I can one up you on this story. When Obama was elected President, several people in my Texas neighborhood started circulating jokes via email about how Obama would surely now make all the “whites” work in cotton fields and other such ridiculously offensive and tasteless statements. These are highly educated people who are business leaders in the community. It made me absolutely sick to think that people still think that’s okay. It made me more sick to think that they’re passing that down to their children.

  3. 3
    Chelsea says:

    I would unfollow :( Personally, I wouldn’t want to read that stuff. Makes me feel icky.

  4. 4

    I must say that nothing much surprises. We live in a world of brokeness, ignorance and confusion. My jaw did however drop at the above comment. I am not sure if it was necessary for you to repost it in you blog.

    I think calling her on her bad behavior would have been fair and right. You can not control her behavior, but you can use your voice to speak truth.

  5. 5
    Laura says:

    That is extremely offensive, but not even mildly surprising. I had no idea exactly how bad racism was or the forms it could take, many of them unexpected to me (e.g., “positive racial stereotyping”), until I had my children. I lived in a bubble of white privilege and lacked an understanding of the pervasiveness of racism. In fact, it wasn’t until I had my kids and finally started speaking up that I realized how a few people *around me* felt — but, of course, those feelings didn’t apply to my kids “because they’re different.” (I’m a few friends/family members lighter these days…)

    I probably would have called her out THEN immediately unfollowed and blocked. So I totally would have one upped your talking behind her back. :)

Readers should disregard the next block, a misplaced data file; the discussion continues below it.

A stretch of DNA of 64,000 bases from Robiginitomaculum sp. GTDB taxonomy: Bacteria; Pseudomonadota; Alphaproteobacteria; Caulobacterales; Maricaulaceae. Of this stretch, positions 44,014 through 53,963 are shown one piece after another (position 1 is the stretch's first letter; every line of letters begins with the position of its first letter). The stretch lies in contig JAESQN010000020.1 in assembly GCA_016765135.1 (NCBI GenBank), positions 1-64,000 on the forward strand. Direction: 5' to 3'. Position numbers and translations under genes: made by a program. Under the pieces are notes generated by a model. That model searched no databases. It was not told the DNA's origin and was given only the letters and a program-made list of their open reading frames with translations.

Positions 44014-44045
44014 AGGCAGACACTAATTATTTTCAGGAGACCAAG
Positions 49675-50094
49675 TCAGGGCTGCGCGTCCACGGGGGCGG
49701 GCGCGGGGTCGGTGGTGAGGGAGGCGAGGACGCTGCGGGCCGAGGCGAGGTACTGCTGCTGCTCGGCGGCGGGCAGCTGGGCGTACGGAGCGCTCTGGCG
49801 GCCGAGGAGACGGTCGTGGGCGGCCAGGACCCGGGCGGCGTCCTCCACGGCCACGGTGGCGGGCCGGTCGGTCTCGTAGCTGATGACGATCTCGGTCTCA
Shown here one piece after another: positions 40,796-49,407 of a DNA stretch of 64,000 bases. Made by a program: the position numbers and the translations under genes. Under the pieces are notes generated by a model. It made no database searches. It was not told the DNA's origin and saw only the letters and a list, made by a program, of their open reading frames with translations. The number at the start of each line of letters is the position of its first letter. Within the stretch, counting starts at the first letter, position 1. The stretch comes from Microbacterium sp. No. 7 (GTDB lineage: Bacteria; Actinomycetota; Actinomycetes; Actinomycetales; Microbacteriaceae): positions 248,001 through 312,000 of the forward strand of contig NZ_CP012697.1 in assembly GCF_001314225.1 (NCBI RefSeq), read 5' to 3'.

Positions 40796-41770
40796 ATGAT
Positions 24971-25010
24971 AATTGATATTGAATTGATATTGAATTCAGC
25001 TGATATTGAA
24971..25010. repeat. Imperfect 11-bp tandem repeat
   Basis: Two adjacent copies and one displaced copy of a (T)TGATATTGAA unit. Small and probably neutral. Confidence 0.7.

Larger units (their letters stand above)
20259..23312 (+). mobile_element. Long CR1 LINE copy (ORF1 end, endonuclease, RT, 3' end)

I’m glad you posted this, Mary. White people don’t always like to talk about racism in this way and while we don’t always right or completely understand it, talking about it is good. When I posted about talking to kids about racism, I was surprised by how many people said they hadn’t considered discussing it with their kids. I was so grateful for the people who commented and spoke up b/c it’s not easy to say that.

    I could keep going, but I’ll stop. In conclusion, that’s an ugly tweet.

    • Mary says:

      Thank for the comment, Laura! I would love to talk to you more about how you talk to your kids about it (or plan on talking about it) as that has crossed my mind too.
      In regards to the offensive retweeter, I have thought about sending her a DM just saying that her tweet was out of line, but then there is a part of me that thinks nothing I say will make her see my point so why even enter into a losing battle. But then again, she should know that it was an ugly tweet.

  6. 6
    Laura Lohr | My Beautiful Life says:

    That is completely disgusting. I would have unfollowed her too. Hashtagged or not, I don’t want to be associated with that. I agree, not funny.

  7. 7
    Danielle says:

    I would most definitely unfollow. Retweeting something as offensive as this is uncalled for. These types of jokes have no place in my world nor do I want to have to explain them to my children once they are old enough to read. It’s disgusting and I applaud you for unfollowing (and bringing this subject to others attention).

  8. 8
    Jamie says: